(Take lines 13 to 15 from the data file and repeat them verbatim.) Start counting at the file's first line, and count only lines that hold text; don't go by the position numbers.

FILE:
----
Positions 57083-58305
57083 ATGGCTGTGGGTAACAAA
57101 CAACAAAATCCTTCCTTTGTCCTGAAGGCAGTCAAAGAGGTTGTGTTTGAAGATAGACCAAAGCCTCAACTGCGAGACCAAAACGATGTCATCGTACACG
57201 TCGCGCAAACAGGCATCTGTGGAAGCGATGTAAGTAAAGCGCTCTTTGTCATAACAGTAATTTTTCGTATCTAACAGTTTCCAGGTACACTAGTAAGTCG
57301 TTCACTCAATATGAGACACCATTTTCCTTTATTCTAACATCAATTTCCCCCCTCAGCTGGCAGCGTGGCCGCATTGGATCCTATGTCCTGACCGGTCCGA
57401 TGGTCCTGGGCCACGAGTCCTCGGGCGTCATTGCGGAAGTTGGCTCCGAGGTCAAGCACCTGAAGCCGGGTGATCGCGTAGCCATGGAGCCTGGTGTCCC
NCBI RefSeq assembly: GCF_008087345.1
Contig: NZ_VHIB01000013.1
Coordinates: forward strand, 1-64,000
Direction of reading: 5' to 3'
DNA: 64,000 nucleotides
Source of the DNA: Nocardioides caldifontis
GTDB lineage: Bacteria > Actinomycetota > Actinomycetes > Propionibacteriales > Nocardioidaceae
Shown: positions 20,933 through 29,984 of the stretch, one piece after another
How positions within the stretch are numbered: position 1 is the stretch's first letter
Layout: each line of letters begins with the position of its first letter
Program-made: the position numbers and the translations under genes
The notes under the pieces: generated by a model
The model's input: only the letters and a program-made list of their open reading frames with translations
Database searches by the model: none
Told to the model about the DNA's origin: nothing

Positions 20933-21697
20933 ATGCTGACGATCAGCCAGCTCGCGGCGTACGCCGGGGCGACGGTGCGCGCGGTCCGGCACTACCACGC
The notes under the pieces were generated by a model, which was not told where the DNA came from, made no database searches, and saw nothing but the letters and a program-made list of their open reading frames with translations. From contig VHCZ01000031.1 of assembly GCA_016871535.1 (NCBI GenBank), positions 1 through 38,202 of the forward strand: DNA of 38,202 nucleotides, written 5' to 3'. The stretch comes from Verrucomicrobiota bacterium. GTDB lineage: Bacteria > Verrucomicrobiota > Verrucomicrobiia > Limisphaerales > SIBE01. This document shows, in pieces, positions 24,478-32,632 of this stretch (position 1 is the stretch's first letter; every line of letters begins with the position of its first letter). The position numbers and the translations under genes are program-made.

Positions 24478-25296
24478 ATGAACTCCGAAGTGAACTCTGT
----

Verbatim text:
GTDB lineage: Bacteria > Actinomycetota > Actinomycetes > Propionibacteriales > Nocardioidaceae
Shown: positions 20,933 through 29,984 of the stretch, one piece after another
How positions within the stretch are numbered: position 1 is the stretch's first letter